fear down Hardknott and Wrynose - 1 crash was enough already.

numbness through Little Langdale, I just want to get home and warm again.

resignation on missing a sub 8hr ride - do I really have to come back again??

Courtesy of janpat41, Flickr

I had delusions of grandeur really - a sub 7hr Elite time was achieved by many superb riders, but in realilty is not a remote possibility for me. I wanted 7.5hrs but the Fred humbled me as it should - it's not a ride to be trifled with. I emerged, cut and bruised but with a new and sanguine (no pun intended) appreciation of why it is one of the finest one day challenges in the country.

The next challenge is this weekend - a Charity Coast to Coast, Hull to Liverpool over 3 days and using 2 wheels, a kayak and my running shoes. Post later in the week.

Many thanks for all your kind words and comments. Appreciated.

Monday, 11 May 2009

fred whitton statistical analysis..........

No of punctures - 0

No of crashes by me - 1

No of thorns removed from bare hands after crash - about 30

% of legs covered with dramatic looking blood after crash - 50%(approx!)

No of interviews with on 30% ramp on Hardknott - 1

% of Hardknott ridden before losing concentration, steering off road - 95%

Speed down Hardknott and Wrynose in and after hailstorm - creeping

No of items of Rapha of clothing ripped - 2

No of considerate car drivers - lots

No of irate car drivers - 1

No of bottles of wime consumed that evening to ease pain from lacerations and over-exertion - 1

And my time.........

Oh, well, yes, ummm........... 8.00.47

Missed 1st class time by 47 seconds. Doh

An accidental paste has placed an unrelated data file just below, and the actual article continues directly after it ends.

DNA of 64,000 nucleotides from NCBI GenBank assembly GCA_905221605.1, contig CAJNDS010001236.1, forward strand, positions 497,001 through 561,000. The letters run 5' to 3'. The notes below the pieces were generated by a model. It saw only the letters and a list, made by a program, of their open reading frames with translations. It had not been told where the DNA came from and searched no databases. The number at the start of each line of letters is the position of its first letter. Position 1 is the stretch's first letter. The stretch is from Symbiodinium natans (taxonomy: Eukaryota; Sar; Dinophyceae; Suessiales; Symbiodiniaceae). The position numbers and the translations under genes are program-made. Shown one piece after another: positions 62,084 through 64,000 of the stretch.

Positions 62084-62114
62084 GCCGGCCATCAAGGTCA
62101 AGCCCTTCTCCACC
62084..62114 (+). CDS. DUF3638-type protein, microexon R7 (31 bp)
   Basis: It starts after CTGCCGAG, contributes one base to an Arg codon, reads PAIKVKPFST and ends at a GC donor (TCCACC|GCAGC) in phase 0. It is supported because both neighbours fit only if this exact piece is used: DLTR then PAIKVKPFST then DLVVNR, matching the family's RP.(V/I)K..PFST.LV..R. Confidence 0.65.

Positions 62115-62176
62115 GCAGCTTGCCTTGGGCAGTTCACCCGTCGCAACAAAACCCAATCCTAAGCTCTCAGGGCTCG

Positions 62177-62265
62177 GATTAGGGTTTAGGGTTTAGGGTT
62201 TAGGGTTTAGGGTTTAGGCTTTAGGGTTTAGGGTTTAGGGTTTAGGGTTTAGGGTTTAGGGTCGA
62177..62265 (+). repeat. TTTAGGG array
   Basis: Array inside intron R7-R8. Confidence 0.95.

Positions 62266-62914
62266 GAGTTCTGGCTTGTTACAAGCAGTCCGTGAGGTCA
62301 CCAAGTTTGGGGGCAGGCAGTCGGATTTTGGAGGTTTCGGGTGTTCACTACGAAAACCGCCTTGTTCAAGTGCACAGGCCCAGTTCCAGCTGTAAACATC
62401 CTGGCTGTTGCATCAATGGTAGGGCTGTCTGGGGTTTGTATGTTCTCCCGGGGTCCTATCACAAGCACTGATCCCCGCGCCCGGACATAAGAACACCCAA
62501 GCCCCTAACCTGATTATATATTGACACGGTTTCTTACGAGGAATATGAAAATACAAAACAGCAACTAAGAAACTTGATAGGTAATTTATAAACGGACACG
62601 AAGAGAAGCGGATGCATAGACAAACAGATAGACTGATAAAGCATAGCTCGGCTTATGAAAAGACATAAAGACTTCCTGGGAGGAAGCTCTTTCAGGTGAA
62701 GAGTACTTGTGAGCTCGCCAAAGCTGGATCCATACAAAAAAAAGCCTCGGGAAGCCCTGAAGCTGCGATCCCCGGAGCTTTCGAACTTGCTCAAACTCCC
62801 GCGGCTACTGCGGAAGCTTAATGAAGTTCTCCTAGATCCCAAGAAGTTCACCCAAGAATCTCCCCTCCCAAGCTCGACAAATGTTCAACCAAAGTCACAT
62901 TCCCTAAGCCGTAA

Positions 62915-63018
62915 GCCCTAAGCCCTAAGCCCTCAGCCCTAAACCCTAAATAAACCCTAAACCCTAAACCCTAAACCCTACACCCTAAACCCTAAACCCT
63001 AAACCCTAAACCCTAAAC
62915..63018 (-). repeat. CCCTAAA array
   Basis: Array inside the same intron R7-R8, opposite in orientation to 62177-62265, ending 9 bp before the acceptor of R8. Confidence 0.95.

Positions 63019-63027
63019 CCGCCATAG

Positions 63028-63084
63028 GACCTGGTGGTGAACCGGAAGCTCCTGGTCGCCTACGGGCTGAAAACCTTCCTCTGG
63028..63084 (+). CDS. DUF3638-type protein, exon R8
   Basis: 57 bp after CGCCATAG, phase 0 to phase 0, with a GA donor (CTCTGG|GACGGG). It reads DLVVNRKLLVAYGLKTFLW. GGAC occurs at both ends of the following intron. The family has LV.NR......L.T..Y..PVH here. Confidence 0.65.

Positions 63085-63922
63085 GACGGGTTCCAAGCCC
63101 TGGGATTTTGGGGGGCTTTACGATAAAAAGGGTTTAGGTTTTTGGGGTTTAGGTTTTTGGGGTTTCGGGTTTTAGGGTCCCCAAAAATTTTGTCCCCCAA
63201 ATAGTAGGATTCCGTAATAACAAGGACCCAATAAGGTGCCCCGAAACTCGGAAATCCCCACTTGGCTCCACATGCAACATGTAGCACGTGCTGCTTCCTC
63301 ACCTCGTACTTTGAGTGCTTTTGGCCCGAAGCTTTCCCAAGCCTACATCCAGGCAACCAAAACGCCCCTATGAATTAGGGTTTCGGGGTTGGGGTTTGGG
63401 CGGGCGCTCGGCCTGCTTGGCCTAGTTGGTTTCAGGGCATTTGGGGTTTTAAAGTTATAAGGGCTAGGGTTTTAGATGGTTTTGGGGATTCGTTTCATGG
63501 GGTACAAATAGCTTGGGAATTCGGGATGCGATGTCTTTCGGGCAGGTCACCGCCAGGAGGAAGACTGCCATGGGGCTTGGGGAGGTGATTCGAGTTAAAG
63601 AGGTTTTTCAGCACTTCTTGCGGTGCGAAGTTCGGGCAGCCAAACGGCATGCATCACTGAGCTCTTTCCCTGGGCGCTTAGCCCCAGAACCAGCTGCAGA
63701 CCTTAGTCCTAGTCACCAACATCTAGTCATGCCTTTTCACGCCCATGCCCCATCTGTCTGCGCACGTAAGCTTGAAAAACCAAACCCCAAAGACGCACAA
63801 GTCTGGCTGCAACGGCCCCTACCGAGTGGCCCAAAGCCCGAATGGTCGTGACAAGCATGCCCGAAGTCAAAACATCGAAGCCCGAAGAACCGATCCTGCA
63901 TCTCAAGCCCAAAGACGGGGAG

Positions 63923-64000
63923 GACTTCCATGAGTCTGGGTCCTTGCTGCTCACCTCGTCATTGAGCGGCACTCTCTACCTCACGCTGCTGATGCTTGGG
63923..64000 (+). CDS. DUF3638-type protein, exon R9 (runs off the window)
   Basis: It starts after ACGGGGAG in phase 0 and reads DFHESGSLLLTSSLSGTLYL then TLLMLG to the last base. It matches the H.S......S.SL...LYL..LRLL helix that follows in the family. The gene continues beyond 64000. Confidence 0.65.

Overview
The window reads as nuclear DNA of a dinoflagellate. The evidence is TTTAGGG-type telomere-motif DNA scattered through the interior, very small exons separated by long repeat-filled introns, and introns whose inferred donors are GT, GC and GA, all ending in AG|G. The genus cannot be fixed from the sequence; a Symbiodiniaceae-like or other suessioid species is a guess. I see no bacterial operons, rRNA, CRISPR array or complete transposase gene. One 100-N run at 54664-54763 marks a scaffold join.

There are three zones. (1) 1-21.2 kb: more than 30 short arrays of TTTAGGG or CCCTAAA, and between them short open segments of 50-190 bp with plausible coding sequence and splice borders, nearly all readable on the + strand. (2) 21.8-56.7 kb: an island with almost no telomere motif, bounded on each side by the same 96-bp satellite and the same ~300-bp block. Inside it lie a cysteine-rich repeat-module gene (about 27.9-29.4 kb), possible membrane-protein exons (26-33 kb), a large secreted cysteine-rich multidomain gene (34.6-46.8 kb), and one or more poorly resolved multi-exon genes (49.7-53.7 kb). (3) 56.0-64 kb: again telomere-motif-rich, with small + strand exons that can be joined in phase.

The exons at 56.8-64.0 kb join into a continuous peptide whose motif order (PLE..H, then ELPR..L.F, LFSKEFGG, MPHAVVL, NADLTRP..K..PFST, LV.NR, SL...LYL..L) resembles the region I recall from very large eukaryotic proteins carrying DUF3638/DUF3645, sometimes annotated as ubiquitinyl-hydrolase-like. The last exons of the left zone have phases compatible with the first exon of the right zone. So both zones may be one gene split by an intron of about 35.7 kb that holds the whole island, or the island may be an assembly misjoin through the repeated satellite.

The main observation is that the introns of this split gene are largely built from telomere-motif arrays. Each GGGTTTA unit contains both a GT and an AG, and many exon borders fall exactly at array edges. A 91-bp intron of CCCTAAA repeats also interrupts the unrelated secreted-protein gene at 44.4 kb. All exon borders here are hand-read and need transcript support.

And here's a nice picture of Jebby and James Dobbin showing how to do it properly:

Pic: Allan Nelson, Flickr

More to come...........................

Friday, 8 May 2009

performance anxiety

I watched my son at his school assembly the other day - playing his cornet (solo) by way of serenading in the other Year groups at the beginning and end of the assembly. I was struck by his confidence and poise and by the similarities with my early years, trotted out regularly as performer at school, due to an above average application and ability for music. I remembered well, though my performing days are long behind me, that curious feeling of excitement and dread that live performance brings, whether performing in an orchestra or solo as I did on many occasions.

Fast forward 20 or so years and I am experiencing that same feeling of excitement and dread in advance of the weekend. More accurately, significant emotions related to pressure and achievement as my season sportive goal approaches on Sunday - the Fred Whitton Challenge.